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Sorry for Bonds? How about the guy with his ball?
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By Tim Dahlberg

These are uneasy times at best for Barry Bonds.

He's out of work, the feds have made a target of his enlarged head, and his former mistress is going around telling anyone who will listen embarrassing details of their private sex life together.

He has to toss and turn at night wondering if his trainer is going to break down in prison and tell all. And he had to watch Marion Jones go before a judge and wonder if he is going to be next.

To top it off, some idiot (Bonds' word, not mine) plans to take a branding iron and deface the ball he hit out of AT&T Park just two months ago to break one of the most hallowed records in sports.

Before you start feeling too sorry for Bonds, though, think about Ben Padnos for a moment. Because he had the misfortune to think the American public still cared about the disgraced slugger.

Padnos is the 30-something Internet entrepreneur from Manhattan Beach, Calif., who laid out $186,750 a few weeks ago for ball No. 755, the one Bonds hit over the left field wall in San Diego to tie Henry Aaron's home run mark.

Just as with the man who hit it, things have been going downhill almost ever since.

"People have been there and done that with Bonds," Padnos said. "They're just tired of the whole thing."

Padnos thought he had a brilliant idea. He got 15 friends and family members to put up $5,000 to $20,000 each so they could bid on the two historic balls that went up for auction after Bonds hit them.

The plan - and please stop if you have heard this one before - was to put the fate of the ball up to a vote and let the public decide whether to destroy it or give it to the Hall of Fame. It was going to be part social experiment, but for the most part this was pure capitalism.

Padnos and his group raised $220,000, not enough to bid on ball No. 756, but they did manage to snare ball No. 755, and he went to bed one Sunday night a few weeks ago feeling pretty good about his chances to cash in on the idea of the century.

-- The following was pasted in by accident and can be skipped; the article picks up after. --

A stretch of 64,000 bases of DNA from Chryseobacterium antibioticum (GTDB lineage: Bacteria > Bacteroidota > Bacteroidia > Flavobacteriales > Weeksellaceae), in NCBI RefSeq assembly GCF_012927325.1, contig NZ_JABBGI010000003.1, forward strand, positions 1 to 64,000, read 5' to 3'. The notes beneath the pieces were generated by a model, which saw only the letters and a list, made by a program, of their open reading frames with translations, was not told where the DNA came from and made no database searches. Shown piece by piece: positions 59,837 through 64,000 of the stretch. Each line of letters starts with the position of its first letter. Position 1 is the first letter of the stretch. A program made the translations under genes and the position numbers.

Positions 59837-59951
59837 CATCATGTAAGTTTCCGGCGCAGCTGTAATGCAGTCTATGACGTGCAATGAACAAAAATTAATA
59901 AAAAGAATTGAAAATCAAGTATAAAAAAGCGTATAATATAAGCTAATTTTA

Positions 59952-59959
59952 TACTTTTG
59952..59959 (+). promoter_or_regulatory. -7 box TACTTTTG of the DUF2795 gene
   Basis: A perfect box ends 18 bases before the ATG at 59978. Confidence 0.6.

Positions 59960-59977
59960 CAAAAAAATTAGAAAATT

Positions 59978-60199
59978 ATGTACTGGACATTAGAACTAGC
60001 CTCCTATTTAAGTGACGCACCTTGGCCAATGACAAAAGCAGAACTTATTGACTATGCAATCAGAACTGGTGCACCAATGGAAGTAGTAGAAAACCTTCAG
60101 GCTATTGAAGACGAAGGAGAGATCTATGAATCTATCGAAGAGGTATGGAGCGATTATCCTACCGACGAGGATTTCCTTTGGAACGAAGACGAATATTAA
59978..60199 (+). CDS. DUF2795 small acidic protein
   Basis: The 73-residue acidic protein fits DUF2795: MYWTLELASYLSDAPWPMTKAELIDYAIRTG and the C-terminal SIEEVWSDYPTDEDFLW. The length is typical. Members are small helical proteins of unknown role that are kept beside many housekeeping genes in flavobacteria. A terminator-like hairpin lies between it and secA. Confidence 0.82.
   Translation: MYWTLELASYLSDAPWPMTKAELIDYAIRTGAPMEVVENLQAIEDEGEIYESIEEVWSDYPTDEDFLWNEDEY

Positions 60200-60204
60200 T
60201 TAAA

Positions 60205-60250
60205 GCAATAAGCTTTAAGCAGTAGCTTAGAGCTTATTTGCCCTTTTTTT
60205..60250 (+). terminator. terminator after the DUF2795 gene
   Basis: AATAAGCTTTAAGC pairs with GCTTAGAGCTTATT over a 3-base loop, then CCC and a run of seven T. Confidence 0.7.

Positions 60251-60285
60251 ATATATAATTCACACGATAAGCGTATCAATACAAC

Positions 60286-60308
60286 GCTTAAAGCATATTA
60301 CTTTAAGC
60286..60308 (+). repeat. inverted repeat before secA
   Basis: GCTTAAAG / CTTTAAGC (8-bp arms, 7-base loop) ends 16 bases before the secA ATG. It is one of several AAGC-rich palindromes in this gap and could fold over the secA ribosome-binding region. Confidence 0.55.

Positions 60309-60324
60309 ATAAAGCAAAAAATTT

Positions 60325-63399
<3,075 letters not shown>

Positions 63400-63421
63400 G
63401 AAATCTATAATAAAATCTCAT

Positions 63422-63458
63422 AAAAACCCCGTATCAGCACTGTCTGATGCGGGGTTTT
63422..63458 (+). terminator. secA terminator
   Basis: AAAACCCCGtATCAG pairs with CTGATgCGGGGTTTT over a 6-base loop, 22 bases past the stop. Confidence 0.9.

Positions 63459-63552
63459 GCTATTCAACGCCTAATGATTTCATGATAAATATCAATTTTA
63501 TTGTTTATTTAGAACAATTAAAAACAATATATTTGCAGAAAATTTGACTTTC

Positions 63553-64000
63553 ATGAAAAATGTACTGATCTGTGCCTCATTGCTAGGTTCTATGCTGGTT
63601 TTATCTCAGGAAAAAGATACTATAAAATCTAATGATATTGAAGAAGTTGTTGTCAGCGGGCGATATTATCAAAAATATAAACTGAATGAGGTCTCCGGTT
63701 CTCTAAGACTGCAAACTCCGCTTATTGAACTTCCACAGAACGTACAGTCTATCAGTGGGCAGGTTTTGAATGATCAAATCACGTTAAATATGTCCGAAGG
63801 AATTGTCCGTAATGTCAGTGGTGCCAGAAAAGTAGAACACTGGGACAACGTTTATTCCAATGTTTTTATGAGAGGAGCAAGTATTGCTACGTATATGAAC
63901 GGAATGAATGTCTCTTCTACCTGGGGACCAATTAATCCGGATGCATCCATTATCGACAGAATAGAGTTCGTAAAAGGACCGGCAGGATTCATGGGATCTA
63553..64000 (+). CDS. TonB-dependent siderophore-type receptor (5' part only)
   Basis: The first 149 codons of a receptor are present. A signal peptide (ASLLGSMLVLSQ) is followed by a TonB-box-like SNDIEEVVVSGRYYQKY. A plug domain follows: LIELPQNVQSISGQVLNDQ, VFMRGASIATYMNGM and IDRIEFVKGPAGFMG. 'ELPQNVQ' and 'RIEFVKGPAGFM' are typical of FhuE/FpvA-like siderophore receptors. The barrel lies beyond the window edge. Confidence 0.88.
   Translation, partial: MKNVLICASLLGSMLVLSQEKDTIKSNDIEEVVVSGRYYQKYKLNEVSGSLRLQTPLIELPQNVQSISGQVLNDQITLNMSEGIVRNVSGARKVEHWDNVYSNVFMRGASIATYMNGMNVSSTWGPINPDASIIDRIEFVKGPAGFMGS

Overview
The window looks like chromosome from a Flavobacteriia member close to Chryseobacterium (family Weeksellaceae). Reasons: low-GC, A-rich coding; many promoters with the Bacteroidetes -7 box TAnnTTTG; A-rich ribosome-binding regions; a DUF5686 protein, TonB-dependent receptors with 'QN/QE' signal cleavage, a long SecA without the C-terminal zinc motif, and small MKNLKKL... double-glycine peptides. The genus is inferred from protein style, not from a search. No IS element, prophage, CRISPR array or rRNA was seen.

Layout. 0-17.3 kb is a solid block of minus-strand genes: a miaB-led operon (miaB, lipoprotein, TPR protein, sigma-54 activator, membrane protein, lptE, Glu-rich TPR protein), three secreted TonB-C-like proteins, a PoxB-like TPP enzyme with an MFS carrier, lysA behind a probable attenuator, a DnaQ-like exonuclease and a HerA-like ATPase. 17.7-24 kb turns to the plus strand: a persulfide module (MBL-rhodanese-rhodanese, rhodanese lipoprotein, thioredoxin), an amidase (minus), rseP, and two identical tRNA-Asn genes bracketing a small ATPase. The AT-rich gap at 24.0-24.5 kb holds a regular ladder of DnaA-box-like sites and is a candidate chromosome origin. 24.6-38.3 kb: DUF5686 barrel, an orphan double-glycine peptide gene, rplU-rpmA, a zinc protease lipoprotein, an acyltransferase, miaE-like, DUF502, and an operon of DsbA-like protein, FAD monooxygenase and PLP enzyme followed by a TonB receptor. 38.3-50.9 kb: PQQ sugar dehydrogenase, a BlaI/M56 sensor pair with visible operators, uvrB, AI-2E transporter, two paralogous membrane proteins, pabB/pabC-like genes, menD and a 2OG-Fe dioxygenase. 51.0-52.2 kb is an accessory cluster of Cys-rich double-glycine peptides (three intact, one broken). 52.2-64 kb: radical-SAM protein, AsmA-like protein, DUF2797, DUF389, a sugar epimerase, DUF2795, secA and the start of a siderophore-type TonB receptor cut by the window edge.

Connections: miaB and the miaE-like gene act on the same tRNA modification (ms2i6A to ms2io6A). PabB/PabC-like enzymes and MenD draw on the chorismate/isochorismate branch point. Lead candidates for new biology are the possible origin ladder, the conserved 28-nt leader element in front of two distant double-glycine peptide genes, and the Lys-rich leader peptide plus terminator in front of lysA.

Then he woke up the next morning with one expensive ball and one queasy stomach.

On the "Today" show, fashion designer Marc Ecko was revealing he was the one who bid $752,467 for ball 756. And he already had a Web site up and running offering America not two, but three choices of what to do with the historic ball.

"I thought, my gosh, what were the odds of that happening," Padnos recalled.

Over the next few days Ecko's scheme was news everywhere. People flocked to his Web site,, to cast their ballots and, after a week, Ecko announced that the winning option was to brand an asterisk into the ball and give it to the Hall of Fame.

Padnos, meanwhile, had a ball and little else. He hurried his Web site online and went about trying to execute his plan to sell pixel ads at $200 apiece which he hoped would bring in $1.5 million.

Unfortunately, people weren't voting, and they weren't buying.

Padnos' site had tallied only about 29,000 votes through Monday. Worse yet, he has sold only $15,000 in advertising.

"The reality is I think people had their suspicions about Bonds and they just don't care," Padnos said. "We literally had our 15 minutes of fame and that was it."

Padnos says he admires what Ecko accomplished with his site, though the total number of votes wasn't released and he has his suspicions how many people actually cast ballots. He would like to meet him one day to offer his congratulations.

In the meantime, there's the problem of what to do with the ball he bought, a ball, by the way, that he still hasn't seen. It's in safekeeping at Sotheby's while he waits to see how everything plays out.

Originally, Padnos expected something along the lines of 10 million votes, not 29,000, and there's fine print on his Web site that states he has the right to do whatever he wants with the ball if he doesn't sell all his $1.5 million in advertising by March 31, 2008.

While voting is running 2-1 in favor of blowing up the ball, the consensus among his investor group is they don't really want to do that. Padnos says he's open to offers from a casino or someone who might want to buy it and blow it up themselves.

He also expressed some hope that basketball player Gilbert Arenas, who said recently he might try to buy ball 756 to keep it from being defaced, might want to buy his ball instead.

Either way is OK. Business is business, and Padnos isn't taking sides in his own debate.

"I ran this as a business as well as social commentary," Padnos said. "So for my investors we may have to do something we don't really want to do."

Bonds, of course, could end the debate by opening his checkbook and picking up a souvenir.

Something tells me, though, he's got other things to worry about right now.